I’m back with another Top 5 Tuesday. This is a weekly meme hosted by the very lovely Shanah @ Bionic Book Worm. Click on the link for February topics and see for yourself how amazing this weekly meme is.
Coming back to this week’s theme. Top 5 Cover Buys which is the story of every bibliophile. We don’t judge a book by its cover but we definitely buy some books due to its cover. For this prompt, I am going to talk about books that I have been drooling at. These books have been on my radar for a very long time now and soon I am going to own every single book on this list.
The Trial by Franz Kafka
Written in 1914 but not published until 1925, a year after Kafka’s death, The Trial is the terrifying tale of Josef K., a respectable bank officer who is suddenly and inexplicably arrested and must defend himself against a charge about which he can get no information. Whether read as an existential tale, a parable, or a prophecy of the excesses of modern bureaucracy wedded to the madness of totalitarianism, The Trial has resonated with chilling truth for generations of readers. – Goodreads
- The Bear and the Nightingale by Katherine Arden
NATIONAL BESTSELLER – A magical debut novel for readers of Naomi Novik’s Uprooted, Erin Morgenstern’s The Night Circus, and Neil Gaiman’s myth-rich fantasies, The Bear and the Nightingale spins an irresistible spell as it announces the arrival of a singular talent with a gorgeous voice.
At the edge of the Russian wilderness, winter lasts most of the year and the snowdrifts grow taller than houses. But Vasilisa doesn’t mind–she spends the winter nights huddled around the embers of a fire with her beloved siblings, listening to her nurse’s fairy tales. Above all, she loves the chilling story of Frost, the blue-eyed winter demon, who appears in the frigid night to claim unwary souls. Wise Russians fear him, her nurse says, and honor the spirits of house and yard and forest that protect their homes from evil. – Goodreads
Lincoln in the Bardo by George Saunders
In his long-awaited first novel, American master George Saunders delivers his most original, transcendent, and moving work yet. Unfolding in a graveyard over the course of a single night, narrated by a dazzling chorus of voices, Lincoln in the Bardo is a literary experience unlike any other—for no one but Saunders could conceive it.
Lincoln in the Bardo is an astonishing feat of imagination and a bold step forward from one of the most important and influential writers of his generation. Formally daring, generous in spirit, deeply concerned with matters of the heart, it is a testament to fiction’s ability to speak honestly and powerfully to the things that really matter to us. Saunders has invented a thrilling new form that deploys a kaleidoscopic, theatrical panorama of voices—living and dead, historical and invented—to ask a timeless, profound question: How do we live and love when we know that everything we love must end? – Goodreads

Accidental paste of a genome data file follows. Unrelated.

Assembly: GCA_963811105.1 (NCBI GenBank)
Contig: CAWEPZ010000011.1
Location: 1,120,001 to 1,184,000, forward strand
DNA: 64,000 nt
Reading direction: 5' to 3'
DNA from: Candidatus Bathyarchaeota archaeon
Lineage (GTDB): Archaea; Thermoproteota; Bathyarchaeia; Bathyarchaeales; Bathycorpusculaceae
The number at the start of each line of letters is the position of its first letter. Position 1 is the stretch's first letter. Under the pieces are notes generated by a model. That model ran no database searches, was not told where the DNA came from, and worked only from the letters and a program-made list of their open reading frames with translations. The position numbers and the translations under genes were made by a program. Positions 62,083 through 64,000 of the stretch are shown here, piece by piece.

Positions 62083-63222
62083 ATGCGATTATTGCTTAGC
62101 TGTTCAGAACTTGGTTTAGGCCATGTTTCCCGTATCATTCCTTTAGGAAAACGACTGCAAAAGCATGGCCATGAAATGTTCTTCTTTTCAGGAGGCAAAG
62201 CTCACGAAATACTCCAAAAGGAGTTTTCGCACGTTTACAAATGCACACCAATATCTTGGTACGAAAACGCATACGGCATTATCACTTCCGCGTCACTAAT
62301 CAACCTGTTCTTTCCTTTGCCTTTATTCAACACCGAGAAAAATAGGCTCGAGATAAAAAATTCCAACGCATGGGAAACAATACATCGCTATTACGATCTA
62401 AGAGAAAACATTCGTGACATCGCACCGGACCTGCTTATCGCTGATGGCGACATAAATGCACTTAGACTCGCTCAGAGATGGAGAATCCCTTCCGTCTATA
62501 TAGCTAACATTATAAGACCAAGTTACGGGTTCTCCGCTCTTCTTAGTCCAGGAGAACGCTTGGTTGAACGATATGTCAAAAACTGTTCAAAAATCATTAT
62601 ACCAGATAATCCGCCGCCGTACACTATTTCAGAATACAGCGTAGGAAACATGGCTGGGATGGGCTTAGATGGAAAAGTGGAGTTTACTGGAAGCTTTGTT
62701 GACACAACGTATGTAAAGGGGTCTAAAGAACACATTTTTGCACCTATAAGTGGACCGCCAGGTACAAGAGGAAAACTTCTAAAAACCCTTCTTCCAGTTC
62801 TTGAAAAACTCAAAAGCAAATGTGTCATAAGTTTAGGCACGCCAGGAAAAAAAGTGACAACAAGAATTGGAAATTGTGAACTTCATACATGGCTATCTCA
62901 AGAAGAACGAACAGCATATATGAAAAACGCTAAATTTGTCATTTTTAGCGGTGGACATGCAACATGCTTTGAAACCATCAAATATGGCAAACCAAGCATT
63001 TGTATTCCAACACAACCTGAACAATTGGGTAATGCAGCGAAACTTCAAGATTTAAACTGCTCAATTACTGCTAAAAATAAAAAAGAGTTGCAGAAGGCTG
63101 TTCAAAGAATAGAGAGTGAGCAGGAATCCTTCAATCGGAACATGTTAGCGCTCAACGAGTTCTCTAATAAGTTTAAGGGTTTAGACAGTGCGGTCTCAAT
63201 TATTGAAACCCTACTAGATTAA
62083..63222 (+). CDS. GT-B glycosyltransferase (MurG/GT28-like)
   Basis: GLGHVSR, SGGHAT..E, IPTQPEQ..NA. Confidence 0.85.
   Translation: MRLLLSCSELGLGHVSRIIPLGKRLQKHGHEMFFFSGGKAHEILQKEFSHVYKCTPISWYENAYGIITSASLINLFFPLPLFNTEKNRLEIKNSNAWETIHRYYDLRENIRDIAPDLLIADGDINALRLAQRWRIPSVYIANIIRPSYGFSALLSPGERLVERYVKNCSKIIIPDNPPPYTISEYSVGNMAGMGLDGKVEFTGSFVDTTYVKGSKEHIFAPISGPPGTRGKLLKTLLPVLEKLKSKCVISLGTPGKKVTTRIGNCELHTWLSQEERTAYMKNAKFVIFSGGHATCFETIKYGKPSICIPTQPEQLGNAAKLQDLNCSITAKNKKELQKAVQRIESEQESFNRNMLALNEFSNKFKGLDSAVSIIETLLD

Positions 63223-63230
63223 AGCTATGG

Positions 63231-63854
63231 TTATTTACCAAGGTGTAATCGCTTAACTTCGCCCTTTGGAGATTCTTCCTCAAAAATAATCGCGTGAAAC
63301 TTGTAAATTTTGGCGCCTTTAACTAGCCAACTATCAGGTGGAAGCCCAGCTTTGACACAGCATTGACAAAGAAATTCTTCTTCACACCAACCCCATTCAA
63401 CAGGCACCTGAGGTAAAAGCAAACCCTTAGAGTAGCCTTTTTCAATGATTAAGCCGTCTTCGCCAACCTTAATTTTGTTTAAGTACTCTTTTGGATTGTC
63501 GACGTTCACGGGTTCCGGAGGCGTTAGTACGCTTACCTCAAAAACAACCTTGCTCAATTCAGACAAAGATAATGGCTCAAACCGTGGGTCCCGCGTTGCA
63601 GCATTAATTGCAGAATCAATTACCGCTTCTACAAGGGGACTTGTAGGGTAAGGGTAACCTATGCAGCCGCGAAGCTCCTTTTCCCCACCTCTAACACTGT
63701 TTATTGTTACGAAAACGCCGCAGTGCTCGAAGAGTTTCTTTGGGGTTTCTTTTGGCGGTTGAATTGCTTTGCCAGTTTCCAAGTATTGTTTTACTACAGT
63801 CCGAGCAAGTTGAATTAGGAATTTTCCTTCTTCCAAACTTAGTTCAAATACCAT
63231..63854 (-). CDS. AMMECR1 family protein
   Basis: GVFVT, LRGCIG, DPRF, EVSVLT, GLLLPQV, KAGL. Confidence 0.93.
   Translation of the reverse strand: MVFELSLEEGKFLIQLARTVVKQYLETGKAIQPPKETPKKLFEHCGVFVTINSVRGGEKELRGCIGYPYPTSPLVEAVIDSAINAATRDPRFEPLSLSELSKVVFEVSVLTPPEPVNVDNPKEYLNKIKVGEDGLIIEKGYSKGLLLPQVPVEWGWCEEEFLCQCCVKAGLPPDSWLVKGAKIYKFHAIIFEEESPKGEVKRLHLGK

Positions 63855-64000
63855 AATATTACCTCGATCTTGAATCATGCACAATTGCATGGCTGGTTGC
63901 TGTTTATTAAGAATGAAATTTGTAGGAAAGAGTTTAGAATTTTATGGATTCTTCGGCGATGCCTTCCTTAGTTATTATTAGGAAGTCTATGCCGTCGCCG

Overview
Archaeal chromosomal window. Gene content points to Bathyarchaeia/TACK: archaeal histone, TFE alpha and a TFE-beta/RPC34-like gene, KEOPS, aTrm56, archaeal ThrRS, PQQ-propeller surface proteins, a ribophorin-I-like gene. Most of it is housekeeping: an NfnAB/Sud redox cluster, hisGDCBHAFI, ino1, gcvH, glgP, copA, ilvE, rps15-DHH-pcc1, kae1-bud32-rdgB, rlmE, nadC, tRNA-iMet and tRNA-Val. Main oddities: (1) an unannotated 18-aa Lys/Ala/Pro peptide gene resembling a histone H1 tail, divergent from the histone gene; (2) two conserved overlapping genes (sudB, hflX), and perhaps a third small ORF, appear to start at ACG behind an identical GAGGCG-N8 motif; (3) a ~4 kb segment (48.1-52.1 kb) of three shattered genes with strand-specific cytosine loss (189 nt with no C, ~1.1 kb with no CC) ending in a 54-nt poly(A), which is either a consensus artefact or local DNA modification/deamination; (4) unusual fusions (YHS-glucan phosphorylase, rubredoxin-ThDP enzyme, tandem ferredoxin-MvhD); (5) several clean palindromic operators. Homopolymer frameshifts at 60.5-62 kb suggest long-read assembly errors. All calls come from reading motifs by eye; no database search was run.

Caraval by Stephanie Garber
Remember, it’s only a game…
Scarlett Dragna has never left the tiny island where she and her sister, Tella, live with their powerful, and cruel, father. Now Scarlett’s father has arranged a marriage for her, and Scarlett thinks her dreams of seeing Caraval—the faraway, once-a-year performance where the audience participates in the show—are over. But this year, Scarlett’s long-dreamt-of invitation finally arrives. With the help of a mysterious sailor, Tella whisks Scarlett away to the show. Only, as soon as they arrive, Tella is kidnapped by Caraval’s mastermind organizer, Legend. It turns out that this season’s Caraval revolves around Tella, and whoever finds her first is the winner. – Goodreads
Little Fires Everywhere by Celeste Ng
The brilliant new novel from the author of the New York Times bestseller, Everything I Never Told You. Everyone in Shaker Heights was talking about it that summer: how Isabelle, the last of the Richardson children, had finally gone around the bend and burned the house down.
Little Fires Everywhere explores the weight of long-held secrets and the ferocious pull of motherhood-and the danger of believing that planning and following the rules can avert disaster or heartbreak. – Goodreads
Well, this has been the easiest topic and honestly, it took me little or no time to come up with these books. So, that’s it for today. Thank you for reading. Let me know in the comments if you have any cover buy on your shelf.